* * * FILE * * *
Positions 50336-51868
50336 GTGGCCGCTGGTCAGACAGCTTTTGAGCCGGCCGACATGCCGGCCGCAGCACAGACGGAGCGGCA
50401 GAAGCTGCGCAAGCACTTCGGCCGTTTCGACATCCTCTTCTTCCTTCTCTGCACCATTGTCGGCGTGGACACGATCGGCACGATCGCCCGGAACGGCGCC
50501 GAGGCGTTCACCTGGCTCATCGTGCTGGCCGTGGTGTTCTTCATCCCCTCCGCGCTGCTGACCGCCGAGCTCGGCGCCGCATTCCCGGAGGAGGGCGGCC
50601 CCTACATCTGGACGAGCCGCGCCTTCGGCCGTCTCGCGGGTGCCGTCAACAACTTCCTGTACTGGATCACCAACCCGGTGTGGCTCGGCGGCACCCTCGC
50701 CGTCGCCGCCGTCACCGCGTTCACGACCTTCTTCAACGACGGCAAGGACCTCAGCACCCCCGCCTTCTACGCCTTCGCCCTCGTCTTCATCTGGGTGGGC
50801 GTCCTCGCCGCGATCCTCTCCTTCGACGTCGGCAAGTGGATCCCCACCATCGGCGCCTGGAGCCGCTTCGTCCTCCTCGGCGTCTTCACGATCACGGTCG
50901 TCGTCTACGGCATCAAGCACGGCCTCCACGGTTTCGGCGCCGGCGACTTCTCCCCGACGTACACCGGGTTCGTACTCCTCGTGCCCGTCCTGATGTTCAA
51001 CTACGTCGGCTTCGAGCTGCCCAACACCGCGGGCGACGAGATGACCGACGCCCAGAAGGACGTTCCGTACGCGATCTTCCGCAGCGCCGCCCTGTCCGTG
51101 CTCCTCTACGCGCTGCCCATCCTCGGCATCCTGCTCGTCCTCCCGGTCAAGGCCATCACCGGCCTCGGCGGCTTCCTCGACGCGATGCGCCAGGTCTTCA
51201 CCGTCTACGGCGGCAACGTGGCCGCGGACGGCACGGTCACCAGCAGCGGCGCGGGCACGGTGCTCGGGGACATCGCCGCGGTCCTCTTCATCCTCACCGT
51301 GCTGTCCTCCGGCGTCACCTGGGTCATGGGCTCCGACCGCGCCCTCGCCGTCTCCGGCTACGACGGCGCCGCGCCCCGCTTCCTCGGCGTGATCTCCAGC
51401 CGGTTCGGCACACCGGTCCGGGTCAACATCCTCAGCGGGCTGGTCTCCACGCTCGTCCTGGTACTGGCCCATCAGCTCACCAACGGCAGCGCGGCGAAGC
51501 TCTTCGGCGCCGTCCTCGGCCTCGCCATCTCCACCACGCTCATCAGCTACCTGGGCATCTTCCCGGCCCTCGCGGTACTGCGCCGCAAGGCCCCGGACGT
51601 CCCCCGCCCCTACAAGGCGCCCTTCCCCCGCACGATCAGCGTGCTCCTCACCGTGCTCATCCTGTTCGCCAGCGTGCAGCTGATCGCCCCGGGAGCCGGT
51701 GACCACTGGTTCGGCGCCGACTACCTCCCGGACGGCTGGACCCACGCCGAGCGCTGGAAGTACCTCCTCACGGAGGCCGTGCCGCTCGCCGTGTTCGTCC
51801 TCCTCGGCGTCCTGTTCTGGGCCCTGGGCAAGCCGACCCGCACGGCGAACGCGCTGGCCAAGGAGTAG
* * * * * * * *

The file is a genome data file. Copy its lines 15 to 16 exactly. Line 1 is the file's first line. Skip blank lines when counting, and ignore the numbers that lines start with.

51601 CCCCCGCCCCTACAAGGCGCCCTTCCCCCGCACGATCAGCGTGCTCCTCACCGTGCTCATCCTGTTCGCCAGCGTGCAGCTGATCGCCCCGGGAGCCGGT
51701 GACCACTGGTTCGGCGCCGACTACCTCCCGGACGGCTGGACCCACGCCGAGCGCTGGAAGTACCTCCTCACGGAGGCCGTGCCGCTCGCCGTGTTCGTCC